Reflections on the Case Study Competition: Arthur Masion

Master of Engineering (Chemical with Business) student Arthur Masion was part of the team that won the 2018 Case Study Competition, after successfully pitching their solution to a real-life challenge posed by ExxonMobil. Arthur spoke to MSE about the experience and how it set him on a path to a graduate position with the company.

Arthur Masion presenting at Case Study Competition

The company that hosted the competition, ExxonMobil, came to us with an actual business obstacle that they’re experiencing and it felt great knowing that we were working on a real problem.

The task was how to avoid the costly decommissioning of their offshore oil platforms. They suggested a few ideas – for example, instead of taking the structure down you could put solar panels on it, or wind farms.

What was great about my group of four was that everybody came from a different engineering background: I study chemical engineering with business, and we had an electrical, a mechanical and a mechatronics student.

Everybody had something interesting or  creative to offer.

We spent a lot of time brainstorming a creative idea, because we really wanted to stand out from the other teams.

We ended up settling on an idea that was quite unusual, which was to use these platforms as hubs for aqua-culture for sustainable fishing.  Huge diverse ecosystems start living around these platforms, so we thought: keep the rigs there as miniature reefs but also use cages for farming in the area.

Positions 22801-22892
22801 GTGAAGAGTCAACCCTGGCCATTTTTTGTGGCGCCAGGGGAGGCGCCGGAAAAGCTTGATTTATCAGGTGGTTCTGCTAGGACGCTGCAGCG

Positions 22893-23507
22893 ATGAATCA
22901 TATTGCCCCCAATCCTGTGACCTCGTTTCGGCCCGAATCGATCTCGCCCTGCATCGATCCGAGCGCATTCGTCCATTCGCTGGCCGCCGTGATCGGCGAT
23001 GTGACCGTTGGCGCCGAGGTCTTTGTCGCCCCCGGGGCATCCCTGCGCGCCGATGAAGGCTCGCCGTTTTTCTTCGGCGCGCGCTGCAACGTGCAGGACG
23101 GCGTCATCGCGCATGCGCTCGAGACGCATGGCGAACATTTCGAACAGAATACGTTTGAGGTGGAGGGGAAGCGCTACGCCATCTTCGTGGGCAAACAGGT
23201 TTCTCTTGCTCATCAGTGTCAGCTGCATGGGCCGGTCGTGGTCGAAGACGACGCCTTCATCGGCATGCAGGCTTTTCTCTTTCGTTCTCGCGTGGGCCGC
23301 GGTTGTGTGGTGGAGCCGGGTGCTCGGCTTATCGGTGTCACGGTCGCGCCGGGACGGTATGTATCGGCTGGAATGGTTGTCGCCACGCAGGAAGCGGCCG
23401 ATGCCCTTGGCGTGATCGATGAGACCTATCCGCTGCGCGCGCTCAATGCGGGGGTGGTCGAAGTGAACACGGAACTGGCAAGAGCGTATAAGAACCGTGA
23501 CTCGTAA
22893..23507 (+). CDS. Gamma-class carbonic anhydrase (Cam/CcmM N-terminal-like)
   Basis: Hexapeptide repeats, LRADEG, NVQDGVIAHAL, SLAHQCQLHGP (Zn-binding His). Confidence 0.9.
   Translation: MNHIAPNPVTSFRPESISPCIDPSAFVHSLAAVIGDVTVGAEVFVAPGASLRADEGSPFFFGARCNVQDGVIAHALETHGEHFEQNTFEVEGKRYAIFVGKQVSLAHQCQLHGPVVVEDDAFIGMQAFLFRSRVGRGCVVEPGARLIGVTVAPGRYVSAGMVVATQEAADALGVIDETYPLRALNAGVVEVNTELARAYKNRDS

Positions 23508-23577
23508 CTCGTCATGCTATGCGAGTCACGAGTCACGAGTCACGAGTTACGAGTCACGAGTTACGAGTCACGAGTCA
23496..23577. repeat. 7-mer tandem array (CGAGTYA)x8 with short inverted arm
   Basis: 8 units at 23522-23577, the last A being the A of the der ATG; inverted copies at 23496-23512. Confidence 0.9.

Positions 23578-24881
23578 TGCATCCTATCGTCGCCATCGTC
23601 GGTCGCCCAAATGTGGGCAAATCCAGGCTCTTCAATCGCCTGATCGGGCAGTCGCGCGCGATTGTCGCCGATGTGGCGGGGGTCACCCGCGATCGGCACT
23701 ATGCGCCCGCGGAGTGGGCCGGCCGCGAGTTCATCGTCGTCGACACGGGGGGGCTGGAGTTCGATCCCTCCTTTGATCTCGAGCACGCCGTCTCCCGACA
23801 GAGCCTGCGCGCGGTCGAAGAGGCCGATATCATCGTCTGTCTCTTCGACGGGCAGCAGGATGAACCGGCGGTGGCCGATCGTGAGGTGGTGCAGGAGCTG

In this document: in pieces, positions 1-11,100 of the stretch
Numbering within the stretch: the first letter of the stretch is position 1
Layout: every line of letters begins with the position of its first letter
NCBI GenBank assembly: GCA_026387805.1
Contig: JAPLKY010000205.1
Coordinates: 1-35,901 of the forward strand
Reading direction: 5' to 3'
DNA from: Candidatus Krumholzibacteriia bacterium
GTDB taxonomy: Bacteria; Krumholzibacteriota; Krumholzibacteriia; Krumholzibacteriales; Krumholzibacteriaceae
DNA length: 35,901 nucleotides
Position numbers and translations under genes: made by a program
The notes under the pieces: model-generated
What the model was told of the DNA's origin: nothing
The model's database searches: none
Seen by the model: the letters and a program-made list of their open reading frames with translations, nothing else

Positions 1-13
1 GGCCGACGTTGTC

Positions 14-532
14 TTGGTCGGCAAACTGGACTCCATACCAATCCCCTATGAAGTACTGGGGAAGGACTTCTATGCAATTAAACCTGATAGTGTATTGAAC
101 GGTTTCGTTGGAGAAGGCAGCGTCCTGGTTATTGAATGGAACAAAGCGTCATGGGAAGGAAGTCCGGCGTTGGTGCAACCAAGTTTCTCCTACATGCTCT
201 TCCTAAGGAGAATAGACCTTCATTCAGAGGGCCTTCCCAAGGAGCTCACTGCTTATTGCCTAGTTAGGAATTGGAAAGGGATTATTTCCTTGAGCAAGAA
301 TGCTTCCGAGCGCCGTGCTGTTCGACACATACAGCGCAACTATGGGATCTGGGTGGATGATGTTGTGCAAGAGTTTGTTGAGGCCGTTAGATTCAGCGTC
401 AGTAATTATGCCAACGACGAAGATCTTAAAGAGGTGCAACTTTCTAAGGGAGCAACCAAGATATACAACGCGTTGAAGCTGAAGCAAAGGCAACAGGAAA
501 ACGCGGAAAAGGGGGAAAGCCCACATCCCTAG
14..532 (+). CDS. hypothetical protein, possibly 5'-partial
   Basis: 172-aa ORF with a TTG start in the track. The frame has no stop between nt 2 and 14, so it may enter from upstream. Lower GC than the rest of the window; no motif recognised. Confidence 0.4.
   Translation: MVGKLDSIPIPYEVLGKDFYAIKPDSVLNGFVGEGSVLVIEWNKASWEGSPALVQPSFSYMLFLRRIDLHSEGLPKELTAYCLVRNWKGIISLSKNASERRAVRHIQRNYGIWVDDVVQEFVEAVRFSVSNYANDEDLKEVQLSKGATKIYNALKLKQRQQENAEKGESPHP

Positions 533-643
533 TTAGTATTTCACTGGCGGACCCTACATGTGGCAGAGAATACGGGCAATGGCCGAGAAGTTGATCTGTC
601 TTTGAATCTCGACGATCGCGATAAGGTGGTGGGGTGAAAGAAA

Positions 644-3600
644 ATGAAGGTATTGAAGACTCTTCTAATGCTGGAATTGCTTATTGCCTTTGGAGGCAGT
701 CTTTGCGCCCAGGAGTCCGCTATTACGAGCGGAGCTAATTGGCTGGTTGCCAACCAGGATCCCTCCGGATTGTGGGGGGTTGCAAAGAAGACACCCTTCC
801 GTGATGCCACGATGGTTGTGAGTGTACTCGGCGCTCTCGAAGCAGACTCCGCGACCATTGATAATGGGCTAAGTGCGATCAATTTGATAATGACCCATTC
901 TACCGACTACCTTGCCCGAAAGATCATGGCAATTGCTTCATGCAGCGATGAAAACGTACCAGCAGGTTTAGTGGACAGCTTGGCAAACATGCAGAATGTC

We put in a lot of work and research to prove that it was feasible. Our solution was environmentally friendly and means you don’t have to disassemble the platforms.

We looked at whether it was both technically possible but also economically feasible, and which companies would potentially purchase this idea off ExxonMobil. There’s a lot of thought that goes into the case study – you have to consider everything.

Our team rehearsed considerably, so our presentation was quite polished. But I remember I couldn’t help but feel a little bit anxious at the time, because it was such a unique experience.

What I enjoyed the most about the final was actually being a member of the audience and hearing the other teams speak.

This university is full of really bright and creative people. Some of the ideas were so brilliant and so outside of the box – it really encourages a different style of thinking. You go home and wonder: how does someone come up with an idea like that?

After the competition, I applied for the internship at ExxonMobil and got through to their summer program.

I spent 12 weeks working for them, based in their Docklands office but also had the opportunity to travel. For the first time in my life I saw Western Australia and Tasmania and got to spend time offshore.

Then maybe a month after the internship finished, I got a call offering me a position with the company next year after I graduated.

The Case Competition has been a life-changing experience for me.

Even if you didn’t enter the competition, attending the final is a good opportunity to learn about something real in the industry and it might even encourage you to try the competition yourself in the following year.

As told to Bess Keaney